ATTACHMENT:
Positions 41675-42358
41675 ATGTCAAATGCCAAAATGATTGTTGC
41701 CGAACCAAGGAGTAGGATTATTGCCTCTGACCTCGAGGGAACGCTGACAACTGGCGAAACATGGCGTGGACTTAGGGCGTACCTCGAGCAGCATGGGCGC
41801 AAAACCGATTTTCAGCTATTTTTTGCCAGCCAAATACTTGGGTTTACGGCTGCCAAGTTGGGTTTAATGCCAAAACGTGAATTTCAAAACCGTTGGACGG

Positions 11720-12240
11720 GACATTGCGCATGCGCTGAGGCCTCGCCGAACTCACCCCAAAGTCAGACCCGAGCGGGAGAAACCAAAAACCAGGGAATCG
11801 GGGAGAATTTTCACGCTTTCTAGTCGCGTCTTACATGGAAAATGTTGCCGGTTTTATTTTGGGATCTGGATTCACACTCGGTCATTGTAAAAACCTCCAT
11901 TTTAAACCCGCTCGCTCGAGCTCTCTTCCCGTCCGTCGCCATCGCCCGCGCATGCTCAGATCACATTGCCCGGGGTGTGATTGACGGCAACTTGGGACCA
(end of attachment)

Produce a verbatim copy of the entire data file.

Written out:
Positions 41675-42358
41675 ATGTCAAATGCCAAAATGATTGTTGC
41701 CGAACCAAGGAGTAGGATTATTGCCTCTGACCTCGAGGGAACGCTGACAACTGGCGAAACATGGCGTGGACTTAGGGCGTACCTCGAGCAGCATGGGCGC
41801 AAAACCGATTTTCAGCTATTTTTTGCCAGCCAAATACTTGGGTTTACGGCTGCCAAGTTGGGTTTAATGCCAAAACGTGAATTTCAAAACCGTTGGACGG

Positions 11720-12240
11720 GACATTGCGCATGCGCTGAGGCCTCGCCGAACTCACCCCAAAGTCAGACCCGAGCGGGAGAAACCAAAAACCAGGGAATCG
11801 GGGAGAATTTTCACGCTTTCTAGTCGCGTCTTACATGGAAAATGTTGCCGGTTTTATTTTGGGATCTGGATTCACACTCGGTCATTGTAAAAACCTCCAT
11901 TTTAAACCCGCTCGCTCGAGCTCTCTTCCCGTCCGTCGCCATCGCCCGCGCATGCTCAGATCACATTGCCCGGGGTGTGATTGACGGCAACTTGGGACCA